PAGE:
For years, the National Institute of Corrections (NIC) has supported growth of green corrections as a professional discipline through research, technical assistance, and the sharing of information through resources housed in its Information Center, the largest library in the United States dedicated to corrections information. NIC's work greatly expanded the availability of resources on green corrections for the field, providing correctional stakeholders with ready access to information that could help them implement green corrections programs in their own local areas.

The Greening of Corrections: Creating a Sustainable System was among the latest documents published by NIC in the area of green corrections and was the catalyst for creating the Green Corrections Challenge. The document outlined the framework for creating green corrections programs and applying green processes to corrections operations. Yet, despite the publication's breadth, it captured only a small portion of possibilities available for implementing green corrections. The Green Corrections Challenge is one answer to capturing a wider array of opportunities. Through the challenge, citizens, students, and professionals in criminal justice are called on to contribute to the knowledge base of ideas available for being "green" in corrections.

The Green Corrections Challenge consists of three related activities:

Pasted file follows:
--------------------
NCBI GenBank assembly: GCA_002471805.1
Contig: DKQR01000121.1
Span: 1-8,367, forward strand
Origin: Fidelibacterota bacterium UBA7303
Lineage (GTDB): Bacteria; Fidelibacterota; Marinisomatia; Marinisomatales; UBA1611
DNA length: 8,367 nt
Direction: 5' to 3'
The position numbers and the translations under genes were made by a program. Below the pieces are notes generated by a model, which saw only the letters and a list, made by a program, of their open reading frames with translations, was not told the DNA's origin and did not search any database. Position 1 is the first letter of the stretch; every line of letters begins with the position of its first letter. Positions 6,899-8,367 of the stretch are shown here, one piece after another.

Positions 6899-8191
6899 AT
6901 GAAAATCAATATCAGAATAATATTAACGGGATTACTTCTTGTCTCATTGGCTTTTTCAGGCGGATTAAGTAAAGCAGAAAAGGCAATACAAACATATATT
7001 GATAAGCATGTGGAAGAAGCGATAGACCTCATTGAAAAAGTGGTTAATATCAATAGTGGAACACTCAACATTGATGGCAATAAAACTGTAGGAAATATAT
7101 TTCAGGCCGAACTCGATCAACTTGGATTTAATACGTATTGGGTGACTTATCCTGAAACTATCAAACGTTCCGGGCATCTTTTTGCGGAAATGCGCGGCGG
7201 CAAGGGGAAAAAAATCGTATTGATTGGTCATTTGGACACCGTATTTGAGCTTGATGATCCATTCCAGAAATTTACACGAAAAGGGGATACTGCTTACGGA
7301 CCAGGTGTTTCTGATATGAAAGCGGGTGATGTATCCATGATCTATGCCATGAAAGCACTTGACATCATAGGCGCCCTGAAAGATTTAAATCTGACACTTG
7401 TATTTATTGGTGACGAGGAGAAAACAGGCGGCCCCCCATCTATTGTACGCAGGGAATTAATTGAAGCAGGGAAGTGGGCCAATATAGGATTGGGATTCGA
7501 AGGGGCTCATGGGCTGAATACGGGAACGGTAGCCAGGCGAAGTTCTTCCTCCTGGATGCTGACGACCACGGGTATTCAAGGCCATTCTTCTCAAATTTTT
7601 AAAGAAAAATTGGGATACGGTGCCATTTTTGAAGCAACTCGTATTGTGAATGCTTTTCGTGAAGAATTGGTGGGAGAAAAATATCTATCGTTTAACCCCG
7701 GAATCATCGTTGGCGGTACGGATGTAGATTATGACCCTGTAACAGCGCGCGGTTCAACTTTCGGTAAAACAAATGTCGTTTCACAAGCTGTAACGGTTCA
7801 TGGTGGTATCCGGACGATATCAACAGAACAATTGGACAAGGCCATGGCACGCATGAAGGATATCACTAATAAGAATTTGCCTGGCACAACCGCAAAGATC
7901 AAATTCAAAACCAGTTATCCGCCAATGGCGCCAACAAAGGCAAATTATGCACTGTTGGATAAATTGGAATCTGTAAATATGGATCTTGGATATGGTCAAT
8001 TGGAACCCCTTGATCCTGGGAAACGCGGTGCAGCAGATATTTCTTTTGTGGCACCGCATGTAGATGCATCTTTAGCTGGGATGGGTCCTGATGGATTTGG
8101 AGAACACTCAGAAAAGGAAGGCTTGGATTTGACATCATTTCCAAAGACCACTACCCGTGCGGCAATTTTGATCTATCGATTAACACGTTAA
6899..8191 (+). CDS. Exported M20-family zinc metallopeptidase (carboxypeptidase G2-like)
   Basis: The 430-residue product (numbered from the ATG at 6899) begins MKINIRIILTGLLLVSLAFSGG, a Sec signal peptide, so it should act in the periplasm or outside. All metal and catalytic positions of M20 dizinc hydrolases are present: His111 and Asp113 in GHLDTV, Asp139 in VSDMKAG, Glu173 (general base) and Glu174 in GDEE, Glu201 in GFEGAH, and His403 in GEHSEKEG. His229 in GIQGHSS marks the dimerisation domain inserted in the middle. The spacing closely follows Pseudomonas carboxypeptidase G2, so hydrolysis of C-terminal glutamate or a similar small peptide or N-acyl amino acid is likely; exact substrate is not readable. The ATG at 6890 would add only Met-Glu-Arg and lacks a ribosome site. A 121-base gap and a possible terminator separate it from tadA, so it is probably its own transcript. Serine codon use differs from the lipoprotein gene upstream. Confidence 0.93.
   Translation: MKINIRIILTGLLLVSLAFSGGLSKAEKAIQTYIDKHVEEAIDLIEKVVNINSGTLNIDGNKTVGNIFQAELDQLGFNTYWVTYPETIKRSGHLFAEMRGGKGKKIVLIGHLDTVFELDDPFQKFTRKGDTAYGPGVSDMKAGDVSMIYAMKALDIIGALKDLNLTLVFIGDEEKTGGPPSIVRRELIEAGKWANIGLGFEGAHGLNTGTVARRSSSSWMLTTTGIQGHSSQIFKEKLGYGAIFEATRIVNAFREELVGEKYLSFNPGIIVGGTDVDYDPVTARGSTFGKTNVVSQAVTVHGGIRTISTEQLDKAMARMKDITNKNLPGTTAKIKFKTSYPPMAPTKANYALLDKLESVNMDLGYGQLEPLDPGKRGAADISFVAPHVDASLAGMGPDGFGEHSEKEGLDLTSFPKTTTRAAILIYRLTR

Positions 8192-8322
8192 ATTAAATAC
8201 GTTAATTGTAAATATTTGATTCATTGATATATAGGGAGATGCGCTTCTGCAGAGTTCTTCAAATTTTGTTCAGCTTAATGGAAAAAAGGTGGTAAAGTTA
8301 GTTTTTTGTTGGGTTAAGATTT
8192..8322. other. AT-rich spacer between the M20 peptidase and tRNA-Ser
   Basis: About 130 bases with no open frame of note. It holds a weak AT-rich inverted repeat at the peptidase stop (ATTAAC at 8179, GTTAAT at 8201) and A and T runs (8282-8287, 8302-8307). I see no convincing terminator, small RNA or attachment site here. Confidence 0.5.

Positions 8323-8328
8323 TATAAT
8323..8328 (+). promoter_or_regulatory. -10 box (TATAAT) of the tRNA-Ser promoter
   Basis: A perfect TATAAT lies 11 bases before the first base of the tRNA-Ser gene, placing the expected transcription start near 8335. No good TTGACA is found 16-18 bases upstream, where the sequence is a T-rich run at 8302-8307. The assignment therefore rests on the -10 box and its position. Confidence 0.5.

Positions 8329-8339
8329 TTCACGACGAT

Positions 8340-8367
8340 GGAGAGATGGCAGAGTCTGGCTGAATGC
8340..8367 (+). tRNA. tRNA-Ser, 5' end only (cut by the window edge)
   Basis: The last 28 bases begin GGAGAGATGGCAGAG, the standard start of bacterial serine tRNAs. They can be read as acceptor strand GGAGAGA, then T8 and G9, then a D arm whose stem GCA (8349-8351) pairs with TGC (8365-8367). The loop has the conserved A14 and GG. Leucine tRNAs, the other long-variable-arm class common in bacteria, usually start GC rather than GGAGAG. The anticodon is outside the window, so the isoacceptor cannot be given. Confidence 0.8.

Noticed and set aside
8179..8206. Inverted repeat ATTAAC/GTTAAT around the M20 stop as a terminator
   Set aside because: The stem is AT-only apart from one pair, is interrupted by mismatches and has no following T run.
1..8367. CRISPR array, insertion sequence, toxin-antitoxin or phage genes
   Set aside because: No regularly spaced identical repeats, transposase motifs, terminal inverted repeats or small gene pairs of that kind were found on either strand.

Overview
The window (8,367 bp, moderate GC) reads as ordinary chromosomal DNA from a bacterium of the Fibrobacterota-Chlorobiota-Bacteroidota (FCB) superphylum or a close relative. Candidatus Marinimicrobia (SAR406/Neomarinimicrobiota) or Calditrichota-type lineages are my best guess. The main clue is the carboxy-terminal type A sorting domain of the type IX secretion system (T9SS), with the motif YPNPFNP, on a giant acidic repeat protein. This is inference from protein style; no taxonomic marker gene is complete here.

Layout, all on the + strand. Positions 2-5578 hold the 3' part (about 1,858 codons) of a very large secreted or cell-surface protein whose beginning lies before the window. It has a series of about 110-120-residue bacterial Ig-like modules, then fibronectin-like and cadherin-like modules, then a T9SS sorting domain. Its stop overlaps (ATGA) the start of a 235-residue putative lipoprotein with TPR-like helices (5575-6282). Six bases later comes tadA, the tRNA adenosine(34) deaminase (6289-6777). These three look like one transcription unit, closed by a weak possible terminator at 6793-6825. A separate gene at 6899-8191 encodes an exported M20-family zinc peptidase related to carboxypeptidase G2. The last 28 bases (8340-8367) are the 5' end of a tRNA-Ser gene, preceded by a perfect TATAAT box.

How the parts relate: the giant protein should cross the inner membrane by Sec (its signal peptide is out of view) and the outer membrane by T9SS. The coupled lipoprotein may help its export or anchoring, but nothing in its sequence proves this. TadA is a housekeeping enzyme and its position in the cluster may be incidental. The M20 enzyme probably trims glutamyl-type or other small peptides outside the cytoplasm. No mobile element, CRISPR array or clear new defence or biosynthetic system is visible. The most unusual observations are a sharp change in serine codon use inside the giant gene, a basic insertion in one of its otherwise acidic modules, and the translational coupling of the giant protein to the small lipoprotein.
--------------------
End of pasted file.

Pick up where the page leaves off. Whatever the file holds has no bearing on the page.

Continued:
The Green Corrections Challenge: Inviting stakeholders to share their innovative practices and drive competition in the field. These should be replicable programs and practices in areas such as reentry programs, facilities management/complex operations, and training programs. Leading innovations will be announced during a Green Corrections Symposium.

The Green Corrections Symposium: Bringing together agency experts and national stakeholders to share best practices and learn about innovations from the field.

The Green Corrections Innovation Webinars: Featuring four innovations from the Challenge. Details about the selected innovations will be shared with the larger corrections community and interested stakeholders after leading innovations are announced.

As described in the Greening of Corrections: Creating a Sustainable System, the four areas that form the foundation of green corrections include:

  • Building icon

    Correctional facilities that consider energy use and efficiency, water and waste management, recycling programs, and other facilities management practices.

  • Education icon

    Education and training that provide offenders with the relevant skills, competencies, and credentials to support a continuum of learning opportunities during a transition to a greener economy.

  • Reentry icon

    Reentry programs that are reconfiguring to integrate new green skills and competencies or creating new programs driven by an increased demand for green goods and services.

  • Industries icon

    Correctional industries addressing sustainability efforts ranging from:

    • Creating core business strategies for sustainable production processes and practices
    • Developing new strategic partnerships